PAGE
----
Confusion in the Balkans continued this week following the collapse of Serbia’s government. Prime Minister Vojislav Kostunica resigned last Saturday. The coalition cannot hold power without him and his party. Elections are scheduled for May 11.
The Macedonian government may also collapse. On Wednesday, the Democratic Party of Albanians left the ruling coalition. New elections may also be called in Macedonia.
On Wednesday, nato foreign ministers met to discuss new membership bids and the organization’s enlargement policy. On the same day, Ukraine’s ruling coalition reversed its policy on nato membership. Under pressure from Russia, it issued a decree stating that Kiev wants more time to consider relations with nato. The reversal effectively demonstrates that though the West ignored it over Kosovo, Russia can still throw its weight around.
Croatia, however, will probably join nato at the full nato summit in April. On Thursday, European Commission President Jose Manuel Barroso said that Croatia should also complete EU membership talks next year. As Stratfor wrote, “nato, in league with the European Union, is now in the process of digesting the Balkans—no mean feat in itself—and simply admitting Croatia will be one giant step in that direction.”
In other news, Spanish socialist leader Jose Luis Rodriguez Zapatero narrowly won the Spanish elections. His party has a 16-seat lead over its main opposition, the center-right People’s Party. Zapatero won despite opposition from the Vatican, which accuses him of being anti-family.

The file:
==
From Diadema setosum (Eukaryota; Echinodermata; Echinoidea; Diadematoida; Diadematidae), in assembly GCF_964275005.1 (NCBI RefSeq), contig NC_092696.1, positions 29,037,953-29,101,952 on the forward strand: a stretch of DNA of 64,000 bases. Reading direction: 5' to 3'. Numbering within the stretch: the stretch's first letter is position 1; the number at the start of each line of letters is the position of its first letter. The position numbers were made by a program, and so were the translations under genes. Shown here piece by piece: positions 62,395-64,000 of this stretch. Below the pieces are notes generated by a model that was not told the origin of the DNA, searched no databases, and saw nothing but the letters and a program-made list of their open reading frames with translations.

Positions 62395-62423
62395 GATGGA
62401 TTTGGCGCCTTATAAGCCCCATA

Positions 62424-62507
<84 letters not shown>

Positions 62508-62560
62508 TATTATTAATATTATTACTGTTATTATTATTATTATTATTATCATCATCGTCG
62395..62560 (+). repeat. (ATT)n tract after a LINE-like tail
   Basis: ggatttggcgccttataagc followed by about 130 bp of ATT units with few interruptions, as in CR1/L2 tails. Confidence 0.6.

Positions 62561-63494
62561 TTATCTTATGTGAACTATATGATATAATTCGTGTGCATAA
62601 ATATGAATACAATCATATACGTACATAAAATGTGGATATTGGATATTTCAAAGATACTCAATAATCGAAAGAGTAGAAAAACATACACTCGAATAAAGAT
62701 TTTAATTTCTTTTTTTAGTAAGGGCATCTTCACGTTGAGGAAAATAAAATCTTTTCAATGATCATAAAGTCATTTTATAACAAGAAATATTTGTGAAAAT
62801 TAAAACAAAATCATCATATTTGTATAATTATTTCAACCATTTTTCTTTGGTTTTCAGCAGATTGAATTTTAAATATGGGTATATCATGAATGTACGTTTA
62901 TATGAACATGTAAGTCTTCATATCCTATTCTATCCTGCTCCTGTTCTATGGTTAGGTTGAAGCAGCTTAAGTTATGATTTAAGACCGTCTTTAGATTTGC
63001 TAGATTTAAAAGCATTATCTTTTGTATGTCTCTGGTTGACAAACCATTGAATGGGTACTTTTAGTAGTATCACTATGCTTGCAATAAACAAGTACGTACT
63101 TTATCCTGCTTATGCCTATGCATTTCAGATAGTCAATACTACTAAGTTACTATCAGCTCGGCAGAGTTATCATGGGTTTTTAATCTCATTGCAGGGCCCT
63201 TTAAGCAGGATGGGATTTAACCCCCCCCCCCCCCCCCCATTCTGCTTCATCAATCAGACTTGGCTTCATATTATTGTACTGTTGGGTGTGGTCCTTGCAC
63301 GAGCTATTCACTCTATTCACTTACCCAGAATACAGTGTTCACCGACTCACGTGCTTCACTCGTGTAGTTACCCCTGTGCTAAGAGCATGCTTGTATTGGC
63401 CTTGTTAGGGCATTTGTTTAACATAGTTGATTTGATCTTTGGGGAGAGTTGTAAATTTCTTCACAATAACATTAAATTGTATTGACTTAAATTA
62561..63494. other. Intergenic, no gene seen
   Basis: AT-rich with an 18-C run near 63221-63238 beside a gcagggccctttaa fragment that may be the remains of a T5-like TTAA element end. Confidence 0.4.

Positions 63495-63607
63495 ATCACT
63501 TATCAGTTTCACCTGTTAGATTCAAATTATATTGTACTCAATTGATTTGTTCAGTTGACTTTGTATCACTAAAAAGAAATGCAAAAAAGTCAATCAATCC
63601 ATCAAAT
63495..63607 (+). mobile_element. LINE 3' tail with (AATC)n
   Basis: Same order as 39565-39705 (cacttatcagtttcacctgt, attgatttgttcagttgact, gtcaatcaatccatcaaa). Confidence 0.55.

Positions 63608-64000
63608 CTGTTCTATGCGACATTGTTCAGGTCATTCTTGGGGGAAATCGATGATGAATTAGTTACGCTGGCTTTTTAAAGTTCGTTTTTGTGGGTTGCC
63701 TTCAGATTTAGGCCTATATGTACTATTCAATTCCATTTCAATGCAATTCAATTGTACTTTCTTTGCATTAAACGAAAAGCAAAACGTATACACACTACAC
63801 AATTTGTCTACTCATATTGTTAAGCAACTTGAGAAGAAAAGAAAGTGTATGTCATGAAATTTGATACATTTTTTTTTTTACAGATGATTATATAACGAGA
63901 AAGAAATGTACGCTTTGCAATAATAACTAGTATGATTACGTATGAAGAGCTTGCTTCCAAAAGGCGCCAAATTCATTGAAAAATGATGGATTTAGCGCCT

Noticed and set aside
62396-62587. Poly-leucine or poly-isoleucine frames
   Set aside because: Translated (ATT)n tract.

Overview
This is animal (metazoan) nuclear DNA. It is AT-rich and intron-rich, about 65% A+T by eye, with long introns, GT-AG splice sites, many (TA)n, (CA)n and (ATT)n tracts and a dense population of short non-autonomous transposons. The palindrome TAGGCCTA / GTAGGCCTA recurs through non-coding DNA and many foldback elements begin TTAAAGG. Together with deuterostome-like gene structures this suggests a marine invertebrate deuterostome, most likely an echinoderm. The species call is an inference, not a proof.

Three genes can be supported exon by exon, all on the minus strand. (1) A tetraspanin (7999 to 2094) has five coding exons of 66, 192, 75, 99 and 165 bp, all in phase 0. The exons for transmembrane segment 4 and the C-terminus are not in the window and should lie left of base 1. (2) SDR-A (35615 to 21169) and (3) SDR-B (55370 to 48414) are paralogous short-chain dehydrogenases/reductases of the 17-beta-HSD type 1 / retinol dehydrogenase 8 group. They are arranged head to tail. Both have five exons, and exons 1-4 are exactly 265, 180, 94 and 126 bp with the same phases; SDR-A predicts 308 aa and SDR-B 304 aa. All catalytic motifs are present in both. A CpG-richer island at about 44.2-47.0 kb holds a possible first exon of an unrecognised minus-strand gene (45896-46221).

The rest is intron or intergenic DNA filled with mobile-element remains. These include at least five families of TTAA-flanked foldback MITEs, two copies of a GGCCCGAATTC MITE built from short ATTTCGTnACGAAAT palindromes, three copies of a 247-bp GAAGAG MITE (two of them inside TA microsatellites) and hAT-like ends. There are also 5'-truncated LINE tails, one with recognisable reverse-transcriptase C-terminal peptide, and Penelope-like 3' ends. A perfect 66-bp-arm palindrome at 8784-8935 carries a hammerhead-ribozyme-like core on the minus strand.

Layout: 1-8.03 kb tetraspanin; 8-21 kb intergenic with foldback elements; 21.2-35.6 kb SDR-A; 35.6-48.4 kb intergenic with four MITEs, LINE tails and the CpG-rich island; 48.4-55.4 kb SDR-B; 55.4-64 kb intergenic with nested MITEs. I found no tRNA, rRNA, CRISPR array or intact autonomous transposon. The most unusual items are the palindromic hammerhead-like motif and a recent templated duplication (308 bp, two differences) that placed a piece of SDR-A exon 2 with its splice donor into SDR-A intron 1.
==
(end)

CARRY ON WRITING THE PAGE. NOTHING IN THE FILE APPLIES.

Last Saturday, Iranian President Mahmoud Ahmadinejad stressed the importance of boosting ties with Indonesia, following the appointment of the new Indonesian envoy to Iran, Ivan Veiranata Etmaja. Etmaja also stated his commitment to improving already high levels of cooperation between Tehran and Jakarta. In particular, he stated that there needs to be more energy-sector cooperation between the two nations. Ahmadinejad enthusiastically embraced Etmaja’s appointment and said that “Iran and Indonesia share common views on international issues. The expansion of ties between the two countries is in the interest of the two sides, as well as the Islamic world and the global community.” Indonesia is the most populous Islamic country in the world and has been an outspoken supporter of the Iranian nuclear program. The increasing support of this Islamic, Asian power is a boost to Iran’s international status.
As the largest member of the Association of Southeast Asian Nations (asean), Indonesia is also trying to enhance mutual cooperation and trust with China. On Wednesday, a group of asean and Chinese defense scholars meet in Beijing to discuss military modernization and regional confidence building. Nanyang Technological University Assistant Professor Bernard Loo expressed appreciation for China’s foreign and defense policies and said that China was now ready to deal with asean as a whole, in addition to maintaining bilateral relations with asean’s individual member states.
South Korean President Lee Myung Bak said in a March 1 speech that “South Korea and Japan should pragmatically build a future-oriented relationship.” Japanese President Yasuo Fukuda had previously agreed with Lee that Japan and South Korea needed to put aside their historic rivalries so the two leaders could resume regular visits to each other’s nations.
Africa, Latin America
On Sunday, Zimbabwean President Robert Mugabe announced approval of a new law that gives “indigenous” Zimbabweans majority ownership of all businesses. It states that “indigenous Zimbabweans shall own at least 51 percent of the shares of every public company and other businesses.” The term “indigenous” refers to “any person who, before the 18th April, 1980, was disadvantaged by unfair discrimination on the grounds of his or her race, and any descendant of such person.” More accurately, black. This legislation brings back memories of the tragic land reforms of the past decade that have decimated the Zimbabwean economy and seen formerly productive farms turn fallow under unqualified stewardship. Harare-based economist Godfrey Kanyenze believes the new law “will entail the destruction of the economy.”